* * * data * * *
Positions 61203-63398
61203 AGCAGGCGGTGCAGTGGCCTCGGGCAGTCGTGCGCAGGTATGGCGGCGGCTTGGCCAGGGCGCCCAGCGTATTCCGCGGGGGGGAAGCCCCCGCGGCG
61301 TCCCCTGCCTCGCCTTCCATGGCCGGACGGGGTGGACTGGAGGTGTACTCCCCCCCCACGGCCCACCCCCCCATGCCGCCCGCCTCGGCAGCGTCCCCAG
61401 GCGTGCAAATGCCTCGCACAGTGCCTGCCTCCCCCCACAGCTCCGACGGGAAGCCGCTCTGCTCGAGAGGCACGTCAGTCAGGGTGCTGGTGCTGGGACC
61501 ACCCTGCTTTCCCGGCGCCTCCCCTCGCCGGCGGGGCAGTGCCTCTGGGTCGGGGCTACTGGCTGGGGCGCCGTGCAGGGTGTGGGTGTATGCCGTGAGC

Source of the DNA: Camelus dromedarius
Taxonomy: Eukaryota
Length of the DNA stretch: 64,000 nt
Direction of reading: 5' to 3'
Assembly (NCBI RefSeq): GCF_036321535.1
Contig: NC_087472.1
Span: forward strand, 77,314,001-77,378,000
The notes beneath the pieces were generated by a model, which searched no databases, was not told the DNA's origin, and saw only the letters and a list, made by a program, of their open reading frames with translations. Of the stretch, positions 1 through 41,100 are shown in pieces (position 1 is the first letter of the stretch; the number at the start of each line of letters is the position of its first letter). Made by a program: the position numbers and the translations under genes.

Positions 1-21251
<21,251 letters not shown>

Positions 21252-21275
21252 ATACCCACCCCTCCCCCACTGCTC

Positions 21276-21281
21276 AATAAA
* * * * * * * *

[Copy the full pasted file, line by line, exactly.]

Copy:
Positions 61203-63398
61203 AGCAGGCGGTGCAGTGGCCTCGGGCAGTCGTGCGCAGGTATGGCGGCGGCTTGGCCAGGGCGCCCAGCGTATTCCGCGGGGGGGAAGCCCCCGCGGCG
61301 TCCCCTGCCTCGCCTTCCATGGCCGGACGGGGTGGACTGGAGGTGTACTCCCCCCCCACGGCCCACCCCCCCATGCCGCCCGCCTCGGCAGCGTCCCCAG
61401 GCGTGCAAATGCCTCGCACAGTGCCTGCCTCCCCCCACAGCTCCGACGGGAAGCCGCTCTGCTCGAGAGGCACGTCAGTCAGGGTGCTGGTGCTGGGACC
61501 ACCCTGCTTTCCCGGCGCCTCCCCTCGCCGGCGGGGCAGTGCCTCTGGGTCGGGGCTACTGGCTGGGGCGCCGTGCAGGGTGTGGGTGTATGCCGTGAGC

Source of the DNA: Camelus dromedarius
Taxonomy: Eukaryota
Length of the DNA stretch: 64,000 nt
Direction of reading: 5' to 3'
Assembly (NCBI RefSeq): GCF_036321535.1
Contig: NC_087472.1
Span: forward strand, 77,314,001-77,378,000
The notes beneath the pieces were generated by a model, which searched no databases, was not told the DNA's origin, and saw only the letters and a list, made by a program, of their open reading frames with translations. Of the stretch, positions 1 through 41,100 are shown in pieces (position 1 is the first letter of the stretch; the number at the start of each line of letters is the position of its first letter). Made by a program: the position numbers and the translations under genes.

Positions 1-21251
<21,251 letters not shown>

Positions 21252-21275
21252 ATACCCACCCCTCCCCCACTGCTC

Positions 21276-21281
21276 AATAAA